The move came after Prime Minister Pravind Jugnauth accused her of backpedalling on a promise to quit amid allegations of misconduct and threatening unspecified actions if she did not step down.
The dispute between the two leaders has ratcheted up uncertainty on the Indian Ocean island, which has been politically and economically stable since it gained independence from Britain in 1968.
The World Bank ranks the country as the easiest place to do business in Africa.
Gurib-Fakim, the country’s first female head of state, on Wednesday denied having any plans to resign and said she was prepared to go to court over allegations she spent money from a charity on a shopping trip. That was just days after Jugnauth said Gurib-Fakim told him during a meeting at State House she planned to step down.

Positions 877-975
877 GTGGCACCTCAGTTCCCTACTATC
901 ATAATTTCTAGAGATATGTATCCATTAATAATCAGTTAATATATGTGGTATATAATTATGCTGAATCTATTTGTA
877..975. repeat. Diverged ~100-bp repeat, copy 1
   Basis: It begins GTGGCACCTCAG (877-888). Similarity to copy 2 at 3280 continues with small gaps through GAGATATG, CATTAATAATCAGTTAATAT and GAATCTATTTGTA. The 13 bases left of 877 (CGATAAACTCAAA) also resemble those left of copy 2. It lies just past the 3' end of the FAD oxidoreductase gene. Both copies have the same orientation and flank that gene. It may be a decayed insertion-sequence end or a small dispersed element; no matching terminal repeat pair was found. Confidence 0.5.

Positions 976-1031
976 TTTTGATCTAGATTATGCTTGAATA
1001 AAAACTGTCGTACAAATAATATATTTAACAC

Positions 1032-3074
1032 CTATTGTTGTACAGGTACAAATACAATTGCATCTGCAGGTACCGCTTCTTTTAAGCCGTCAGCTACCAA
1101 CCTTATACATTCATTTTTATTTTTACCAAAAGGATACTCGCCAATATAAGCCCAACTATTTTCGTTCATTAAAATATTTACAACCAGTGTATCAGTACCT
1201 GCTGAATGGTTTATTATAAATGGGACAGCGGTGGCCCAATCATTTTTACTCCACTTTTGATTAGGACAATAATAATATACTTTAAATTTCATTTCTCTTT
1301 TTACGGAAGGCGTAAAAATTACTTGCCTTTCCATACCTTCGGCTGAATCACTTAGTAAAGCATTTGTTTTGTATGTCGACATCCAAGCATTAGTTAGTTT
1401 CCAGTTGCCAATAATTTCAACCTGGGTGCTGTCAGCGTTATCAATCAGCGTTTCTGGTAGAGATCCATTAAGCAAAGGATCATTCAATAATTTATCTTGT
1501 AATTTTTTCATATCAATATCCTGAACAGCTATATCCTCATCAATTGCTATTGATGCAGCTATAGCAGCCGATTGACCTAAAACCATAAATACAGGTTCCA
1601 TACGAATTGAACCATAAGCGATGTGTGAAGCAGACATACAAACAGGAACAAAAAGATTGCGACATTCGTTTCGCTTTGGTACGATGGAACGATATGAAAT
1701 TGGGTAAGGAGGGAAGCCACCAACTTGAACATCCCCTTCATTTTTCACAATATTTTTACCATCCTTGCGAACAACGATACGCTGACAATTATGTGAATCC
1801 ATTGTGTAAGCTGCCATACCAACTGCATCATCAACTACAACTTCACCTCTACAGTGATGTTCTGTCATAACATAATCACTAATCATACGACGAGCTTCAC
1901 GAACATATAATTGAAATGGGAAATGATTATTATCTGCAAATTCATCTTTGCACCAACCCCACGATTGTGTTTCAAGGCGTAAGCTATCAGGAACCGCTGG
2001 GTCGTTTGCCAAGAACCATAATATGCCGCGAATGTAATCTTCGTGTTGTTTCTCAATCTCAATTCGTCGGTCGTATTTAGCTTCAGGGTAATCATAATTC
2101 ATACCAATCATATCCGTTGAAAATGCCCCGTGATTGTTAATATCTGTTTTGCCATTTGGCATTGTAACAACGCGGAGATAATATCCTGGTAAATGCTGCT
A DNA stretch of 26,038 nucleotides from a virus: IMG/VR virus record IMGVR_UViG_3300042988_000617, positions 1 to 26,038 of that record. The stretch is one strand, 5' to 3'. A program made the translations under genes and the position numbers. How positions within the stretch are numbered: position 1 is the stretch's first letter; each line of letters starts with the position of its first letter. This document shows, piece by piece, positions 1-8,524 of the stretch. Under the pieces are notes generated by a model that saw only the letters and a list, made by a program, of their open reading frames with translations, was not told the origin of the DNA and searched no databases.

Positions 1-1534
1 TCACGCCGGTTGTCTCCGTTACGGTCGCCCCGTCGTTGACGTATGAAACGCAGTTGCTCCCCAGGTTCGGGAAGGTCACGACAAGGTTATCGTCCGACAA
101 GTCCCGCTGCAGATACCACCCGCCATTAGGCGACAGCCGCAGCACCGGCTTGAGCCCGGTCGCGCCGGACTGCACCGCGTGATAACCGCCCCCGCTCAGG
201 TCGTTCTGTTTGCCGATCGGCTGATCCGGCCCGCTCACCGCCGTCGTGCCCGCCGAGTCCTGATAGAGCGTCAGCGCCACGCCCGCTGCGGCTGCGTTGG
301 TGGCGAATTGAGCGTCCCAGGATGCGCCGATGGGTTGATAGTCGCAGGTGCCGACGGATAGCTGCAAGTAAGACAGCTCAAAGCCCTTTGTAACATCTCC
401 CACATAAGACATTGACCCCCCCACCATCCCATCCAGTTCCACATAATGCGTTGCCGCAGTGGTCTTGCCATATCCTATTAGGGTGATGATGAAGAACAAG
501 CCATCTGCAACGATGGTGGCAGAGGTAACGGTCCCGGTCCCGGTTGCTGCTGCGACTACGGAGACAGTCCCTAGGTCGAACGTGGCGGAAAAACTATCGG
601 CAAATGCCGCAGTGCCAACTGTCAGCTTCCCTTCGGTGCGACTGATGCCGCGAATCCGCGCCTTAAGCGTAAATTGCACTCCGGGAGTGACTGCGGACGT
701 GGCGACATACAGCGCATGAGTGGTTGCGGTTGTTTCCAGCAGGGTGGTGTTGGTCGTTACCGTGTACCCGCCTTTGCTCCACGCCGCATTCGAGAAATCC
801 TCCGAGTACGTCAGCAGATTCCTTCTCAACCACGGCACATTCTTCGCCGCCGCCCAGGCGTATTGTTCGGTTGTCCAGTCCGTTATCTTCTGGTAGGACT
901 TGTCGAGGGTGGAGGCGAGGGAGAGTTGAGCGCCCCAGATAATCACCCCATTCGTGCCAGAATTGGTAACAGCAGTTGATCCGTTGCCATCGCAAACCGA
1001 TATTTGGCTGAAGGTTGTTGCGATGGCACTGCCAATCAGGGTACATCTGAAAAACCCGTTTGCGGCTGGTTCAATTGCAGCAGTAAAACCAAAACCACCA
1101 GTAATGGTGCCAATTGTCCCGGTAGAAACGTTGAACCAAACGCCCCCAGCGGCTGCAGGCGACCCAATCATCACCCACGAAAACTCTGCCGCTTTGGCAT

“I am shocked – shocked is not a strong enough word,” Jugnauth told reporters on Thursday in the capital, Port Louis, in a briefing broadcast by Radio Plus. “It’s an attitude which is damaging to the office of the presidency. It’s a behaviour which does not honour our republic.”
Gurib-Fakim said she “inadvertently” used a payment card issued to her by the Planet Earth Institute in 2016 that was identical to a bank card she already had. After telling the London-based charity she’d used their card for about US$27,000 of “out-of-pocket expenses”, she immediately reimbursed the institute in addition to other expenses incurred on a PEI trip.
“The clash makes a big dent to the reputation of our country as a business friendly and well-managed economy,” said Dan Maraye, a former governor of the Bank of Mauritius and now an independent political analyst.
“Political uncertainty destroys economic development and stability. It brings the whole system to a crashing halt until the matter is cleared.”
Ameenah Gurib-Fakim is a biodiversity scientist. She became president of the island nation in 2015.